Anda di halaman 1dari 2

ROHM Apollo vs CIR, GR 168950, January 14, 2015

Facts
Petitioner, a domestic corporation and one registered under the PEZA, engaged the services of shimizu for the
construction of a factory.
The petitioner treated the payments of made to shimuzu as capital goods purchases and thus filed an admin claim for
refund or credit of accumulated unutilized creditable input tax. As the close of the taxable quarter when the purchases
were made was 30 September 2000, the administrative claim was filed well within the two-year prescriptive period.
Pursuant to Section 112(D)15 of the 1997 Tax Code, the Commissioner of Internal Revenue (CIR) had a period of 120
days from the filing of the application for a refund or credit on 11 December 2000, or until 10 April 2001, to act on the
claim.
The waiting period, however, lapsed without any action by the CIR on the claim.
Instead of filing a judicial claim within 30 days from the lapse of the 120-day period on 10 April, or until 10 May 2001,
Rohm Apollo filed a Petition for Review with the CTA docketed as CTA Case No. 6534 on 11 September 2002.
It was under the belief that a judicial claim had to be filed within the two-year prescriptive period ending on 30
September 2002.
Both the CTA division and enbanc division denied the claim. In support of its ruling, the CTA First Division held,
among others, that petitioner must have at least submitted its VAT return for the third quarter of 2001, since it was in
that period that it began its business operations. The purpose was to verify if indeed petitioner did not carry over the
claimed input VAT to the third quarter or the succeeding quarters.
The appellate tax court held that the failure to present the VAT returns for the subsequent taxable year proved to be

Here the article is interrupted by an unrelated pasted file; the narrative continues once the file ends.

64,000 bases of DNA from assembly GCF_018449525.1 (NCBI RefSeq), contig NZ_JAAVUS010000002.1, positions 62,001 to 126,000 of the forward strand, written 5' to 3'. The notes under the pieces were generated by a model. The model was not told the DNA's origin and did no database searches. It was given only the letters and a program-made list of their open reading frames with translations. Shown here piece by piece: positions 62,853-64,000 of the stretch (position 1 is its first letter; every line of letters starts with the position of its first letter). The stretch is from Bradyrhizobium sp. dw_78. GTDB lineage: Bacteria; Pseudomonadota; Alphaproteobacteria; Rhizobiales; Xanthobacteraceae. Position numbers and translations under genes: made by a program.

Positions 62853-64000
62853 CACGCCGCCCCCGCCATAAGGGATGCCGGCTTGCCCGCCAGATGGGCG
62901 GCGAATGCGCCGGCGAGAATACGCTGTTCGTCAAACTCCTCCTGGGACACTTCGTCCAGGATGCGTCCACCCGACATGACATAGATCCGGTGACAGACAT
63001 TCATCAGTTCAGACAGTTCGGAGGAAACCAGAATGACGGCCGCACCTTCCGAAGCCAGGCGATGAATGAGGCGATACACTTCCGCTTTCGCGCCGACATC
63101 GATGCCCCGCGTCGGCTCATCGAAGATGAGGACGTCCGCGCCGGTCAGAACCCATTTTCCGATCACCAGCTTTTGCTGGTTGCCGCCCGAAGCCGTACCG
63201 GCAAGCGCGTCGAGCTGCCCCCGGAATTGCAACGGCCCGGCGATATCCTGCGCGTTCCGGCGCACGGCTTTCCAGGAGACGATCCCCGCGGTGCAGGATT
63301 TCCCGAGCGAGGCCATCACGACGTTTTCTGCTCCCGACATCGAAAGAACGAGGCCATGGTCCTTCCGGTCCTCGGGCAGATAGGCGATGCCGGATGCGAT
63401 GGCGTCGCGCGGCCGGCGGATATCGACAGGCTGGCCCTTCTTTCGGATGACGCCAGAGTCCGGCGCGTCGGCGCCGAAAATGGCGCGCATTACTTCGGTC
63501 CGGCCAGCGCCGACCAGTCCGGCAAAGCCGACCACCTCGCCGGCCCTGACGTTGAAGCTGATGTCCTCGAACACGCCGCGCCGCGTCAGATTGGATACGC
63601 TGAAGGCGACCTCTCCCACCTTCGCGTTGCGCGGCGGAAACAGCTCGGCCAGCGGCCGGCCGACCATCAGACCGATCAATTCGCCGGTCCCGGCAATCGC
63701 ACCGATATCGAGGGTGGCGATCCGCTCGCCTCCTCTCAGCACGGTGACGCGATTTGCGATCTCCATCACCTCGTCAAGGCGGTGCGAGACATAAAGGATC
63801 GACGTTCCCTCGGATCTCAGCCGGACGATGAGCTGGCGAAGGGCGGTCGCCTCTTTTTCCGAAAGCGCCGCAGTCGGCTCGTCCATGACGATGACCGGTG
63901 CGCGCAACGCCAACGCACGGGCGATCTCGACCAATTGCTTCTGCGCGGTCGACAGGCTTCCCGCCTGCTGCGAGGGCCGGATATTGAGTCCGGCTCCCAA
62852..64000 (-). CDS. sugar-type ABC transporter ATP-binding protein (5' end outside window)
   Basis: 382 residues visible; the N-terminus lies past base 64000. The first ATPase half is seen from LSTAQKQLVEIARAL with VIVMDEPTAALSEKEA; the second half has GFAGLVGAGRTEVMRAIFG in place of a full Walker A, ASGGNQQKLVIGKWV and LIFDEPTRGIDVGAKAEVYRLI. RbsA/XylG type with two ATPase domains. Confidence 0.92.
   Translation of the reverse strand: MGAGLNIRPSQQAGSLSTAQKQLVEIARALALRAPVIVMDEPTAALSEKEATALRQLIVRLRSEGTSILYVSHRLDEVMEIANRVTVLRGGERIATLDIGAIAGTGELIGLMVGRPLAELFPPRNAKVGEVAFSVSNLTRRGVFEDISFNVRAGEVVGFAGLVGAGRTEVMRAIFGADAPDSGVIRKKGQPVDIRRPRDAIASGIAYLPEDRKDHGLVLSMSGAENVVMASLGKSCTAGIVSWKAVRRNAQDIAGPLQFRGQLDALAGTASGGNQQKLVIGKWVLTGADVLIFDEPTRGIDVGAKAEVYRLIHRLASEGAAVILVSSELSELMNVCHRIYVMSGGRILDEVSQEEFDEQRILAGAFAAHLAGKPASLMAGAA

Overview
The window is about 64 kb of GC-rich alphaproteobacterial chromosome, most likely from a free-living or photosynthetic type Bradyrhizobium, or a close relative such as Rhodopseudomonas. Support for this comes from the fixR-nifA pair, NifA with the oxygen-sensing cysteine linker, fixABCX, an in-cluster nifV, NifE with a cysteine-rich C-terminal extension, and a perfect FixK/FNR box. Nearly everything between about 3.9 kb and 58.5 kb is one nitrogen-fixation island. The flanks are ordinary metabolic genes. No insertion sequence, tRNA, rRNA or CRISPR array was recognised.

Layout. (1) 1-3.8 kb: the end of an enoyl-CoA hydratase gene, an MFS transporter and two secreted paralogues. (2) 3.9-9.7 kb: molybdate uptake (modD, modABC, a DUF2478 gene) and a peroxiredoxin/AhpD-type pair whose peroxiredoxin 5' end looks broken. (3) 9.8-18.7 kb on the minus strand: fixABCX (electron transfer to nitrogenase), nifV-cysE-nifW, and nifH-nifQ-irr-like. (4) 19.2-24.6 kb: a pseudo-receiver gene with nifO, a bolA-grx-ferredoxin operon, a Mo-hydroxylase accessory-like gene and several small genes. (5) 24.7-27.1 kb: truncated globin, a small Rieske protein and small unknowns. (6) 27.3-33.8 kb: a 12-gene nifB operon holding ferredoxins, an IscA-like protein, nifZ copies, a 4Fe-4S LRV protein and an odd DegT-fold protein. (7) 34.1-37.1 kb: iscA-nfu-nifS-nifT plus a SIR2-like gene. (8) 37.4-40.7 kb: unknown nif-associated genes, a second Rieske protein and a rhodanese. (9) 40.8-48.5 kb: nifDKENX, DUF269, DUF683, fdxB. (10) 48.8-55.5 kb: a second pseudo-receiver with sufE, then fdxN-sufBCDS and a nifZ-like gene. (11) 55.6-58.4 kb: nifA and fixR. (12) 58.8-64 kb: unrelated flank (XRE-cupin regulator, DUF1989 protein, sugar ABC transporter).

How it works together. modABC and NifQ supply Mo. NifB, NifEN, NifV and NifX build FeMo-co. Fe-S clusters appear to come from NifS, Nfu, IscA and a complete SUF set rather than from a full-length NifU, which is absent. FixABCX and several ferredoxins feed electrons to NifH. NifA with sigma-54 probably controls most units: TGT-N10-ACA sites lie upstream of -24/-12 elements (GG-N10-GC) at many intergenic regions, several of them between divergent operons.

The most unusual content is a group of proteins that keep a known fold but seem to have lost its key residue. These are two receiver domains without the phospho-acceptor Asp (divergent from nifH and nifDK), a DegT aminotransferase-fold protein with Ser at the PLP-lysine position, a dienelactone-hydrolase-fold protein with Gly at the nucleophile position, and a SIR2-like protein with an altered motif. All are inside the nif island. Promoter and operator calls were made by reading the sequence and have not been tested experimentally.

fatal to the claim for a refund/tax credit, considering that it could not be determined whether the claimed amount to be
refunded remained unutilized.
Issue: WON the cta acquired jurisdiction over the claim for the refund or tax credit
Ruling: No.

The judicial claim was filed out of time.


Section 112(D) of the 1997 Tax Code states the time requirements for filing a judicial claim for the refund or tax credit
of input VAT.
The legal provision speaks of two periods: the period of 120 days, which serves as a waiting period to give time for the
CIR to act on the administrative claim for a refund or credit; and the period of 30 days, which refers to the period for
filing a judicial claim with the CTA. It is the 30-day period that is at issue in this case.
The landmark case of Commissioner of Internal Revenue v. San Roque Power Corporation21 has interpreted Section 112 (D). The
Court held that the taxpayer can file an appeal in one of two ways:
(1) file the judicial claim within 30 days after the Commissioner denies the claim within the 120-day waiting period, or
(2) file the judicial claim within 30 days from the expiration of the 120-day period if the Commissioner does not act
within that period.
In this case, the facts are not up for debate. On 11 December 2000, petitioner filed with the BIR an application for the